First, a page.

The Globe and Mail. 2009.
    This is a review of Peter Singer The Life You Can Save. The author argues that the book is excellent and sees Singer at his best
  •  443
    David Phillips’s Sidgwickian Ethics is a penetrating contribution to the scholarly and philosophical understanding of Henry Sidgwick’s The Methods of Ethics. This note focuses on Phillips’s understanding of (aspects of) Sidgwick’s argument for utilitarianism and the moral epistemology to which he subscribes. In § I, I briefly outline the basic features of the argument that Sidgwick provides for utilitarianism, noting some disagreements with Phillips along the way. In § II, I raise some objection…Read more
  •  786
    E. F. Carritt (1876-1964)
    In Hugh LaFollette (ed.), The International Encyclopedia of Ethics, Wiley-blackwell. 2016.
    E. F. Carritt (1876-1964) was educated at and taught in Oxford University. He made substantial contributions both to aesthetics and to moral philosophy. The focus of this entry is his work in moral philosophy. His most notable works in this field are The Theory of Morals (1928) and Ethical and Political Thinking (1947). Carritt developed views in metaethics and in normative ethics. In meta-ethics he defends a cognitivist, non-naturalist moral realism and was among the first to respond to A. J. A…Read more
  •  93
    Schultz's Sidgwick
    Utilitas 19 (1): 91-103. 2007.
    Bart Schultz’s Henry Sidgwick: Eye of the Universe is a welcome addition to the growing literature on Sidgwick. In this article, I direct my attention for the most part to one aspect of what Schultz says about Sidgwick’s masterpiece, The Methods of Ethics, as well as to what he does not say about Sidgwick’s illuminating but neglected work Practical Ethics. This article is divided into three sections. In the first, I argue that there is a problem with Schultz’s endorsement of the view that Sidgwi…Read more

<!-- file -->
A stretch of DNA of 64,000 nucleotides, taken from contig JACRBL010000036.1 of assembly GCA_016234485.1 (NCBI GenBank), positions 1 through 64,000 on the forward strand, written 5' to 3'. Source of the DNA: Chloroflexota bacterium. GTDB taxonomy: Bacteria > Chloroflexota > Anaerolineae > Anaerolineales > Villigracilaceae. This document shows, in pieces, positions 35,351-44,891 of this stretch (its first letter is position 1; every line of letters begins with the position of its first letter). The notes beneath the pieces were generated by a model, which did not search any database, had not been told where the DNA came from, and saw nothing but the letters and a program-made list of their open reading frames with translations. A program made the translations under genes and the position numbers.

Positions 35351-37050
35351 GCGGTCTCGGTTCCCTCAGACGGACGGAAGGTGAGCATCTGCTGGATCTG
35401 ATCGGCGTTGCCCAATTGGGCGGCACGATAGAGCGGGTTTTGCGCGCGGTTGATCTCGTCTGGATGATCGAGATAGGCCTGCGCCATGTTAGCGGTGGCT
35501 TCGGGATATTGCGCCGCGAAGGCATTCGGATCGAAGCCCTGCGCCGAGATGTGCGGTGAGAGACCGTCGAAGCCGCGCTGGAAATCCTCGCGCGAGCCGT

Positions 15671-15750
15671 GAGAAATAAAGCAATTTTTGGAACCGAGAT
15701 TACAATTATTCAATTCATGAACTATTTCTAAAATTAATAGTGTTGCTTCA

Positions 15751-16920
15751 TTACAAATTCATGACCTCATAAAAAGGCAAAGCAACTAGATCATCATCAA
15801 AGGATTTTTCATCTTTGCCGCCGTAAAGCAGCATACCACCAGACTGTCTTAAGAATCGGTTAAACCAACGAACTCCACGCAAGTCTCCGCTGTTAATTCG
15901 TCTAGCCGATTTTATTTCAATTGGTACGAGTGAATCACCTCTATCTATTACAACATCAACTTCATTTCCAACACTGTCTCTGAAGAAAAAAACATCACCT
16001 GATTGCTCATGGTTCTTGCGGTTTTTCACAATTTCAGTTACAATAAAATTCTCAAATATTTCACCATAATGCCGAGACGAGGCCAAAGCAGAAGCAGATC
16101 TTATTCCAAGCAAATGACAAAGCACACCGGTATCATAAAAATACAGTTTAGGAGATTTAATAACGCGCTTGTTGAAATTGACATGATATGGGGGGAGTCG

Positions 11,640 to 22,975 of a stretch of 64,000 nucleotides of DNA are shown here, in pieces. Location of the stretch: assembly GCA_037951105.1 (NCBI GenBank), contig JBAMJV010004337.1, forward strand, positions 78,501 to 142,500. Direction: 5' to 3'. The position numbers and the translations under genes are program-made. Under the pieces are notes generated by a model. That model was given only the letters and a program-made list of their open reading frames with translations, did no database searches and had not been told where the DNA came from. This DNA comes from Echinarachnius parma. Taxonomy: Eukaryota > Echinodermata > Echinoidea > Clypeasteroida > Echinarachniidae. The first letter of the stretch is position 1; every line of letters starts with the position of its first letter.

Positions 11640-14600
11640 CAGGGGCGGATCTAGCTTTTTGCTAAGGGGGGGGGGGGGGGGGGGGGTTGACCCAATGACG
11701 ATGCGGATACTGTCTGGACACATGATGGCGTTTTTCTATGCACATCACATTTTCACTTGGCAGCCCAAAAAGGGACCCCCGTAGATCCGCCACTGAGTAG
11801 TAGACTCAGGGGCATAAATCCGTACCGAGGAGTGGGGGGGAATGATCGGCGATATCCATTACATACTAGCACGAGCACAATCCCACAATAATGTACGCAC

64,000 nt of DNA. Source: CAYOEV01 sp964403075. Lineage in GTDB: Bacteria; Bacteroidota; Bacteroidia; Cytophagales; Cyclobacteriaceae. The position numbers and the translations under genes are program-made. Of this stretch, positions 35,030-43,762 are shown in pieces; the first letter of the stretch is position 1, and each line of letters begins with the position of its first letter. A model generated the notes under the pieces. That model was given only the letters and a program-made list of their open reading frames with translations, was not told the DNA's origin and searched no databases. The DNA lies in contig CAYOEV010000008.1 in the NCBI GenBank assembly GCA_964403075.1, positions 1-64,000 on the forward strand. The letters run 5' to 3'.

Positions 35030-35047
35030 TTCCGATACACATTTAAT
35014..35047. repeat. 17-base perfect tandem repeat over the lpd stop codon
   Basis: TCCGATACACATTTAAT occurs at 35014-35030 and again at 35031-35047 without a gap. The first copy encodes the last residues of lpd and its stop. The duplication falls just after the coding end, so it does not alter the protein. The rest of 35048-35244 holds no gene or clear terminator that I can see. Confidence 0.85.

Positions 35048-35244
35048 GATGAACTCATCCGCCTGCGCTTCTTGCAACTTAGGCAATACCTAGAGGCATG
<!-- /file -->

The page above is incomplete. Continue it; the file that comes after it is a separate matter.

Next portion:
•  400
    Henry Sidgwick, 1838-1900
    In J. Mander & A. P. F. Sell (eds.), The Dictionary of Nineteenth-Century British Philosophers, Thoemmes Press. 2002.
    Dictionary entry written on Henry Sidgwick, which surveys the main features of his moral framework.
  •  1259
    The Ethical Principles of Effective Altruism
    Journal of Global Ethics 12 (2): 137-146. 2016.
    This paper is an examination of the ethical principles of effective altruism as they are articulated by Peter Singer in his book The Most Good You Can Do. It discusses the nature and the plausibility of the principles that he thinks both guide and ought to guide effective altruists. It argues in § II pace Singer that it is unclear that in charitable giving one ought always to aim to produce the most surplus benefit possible and in § III that there is a more attractive set of principles than the …Read more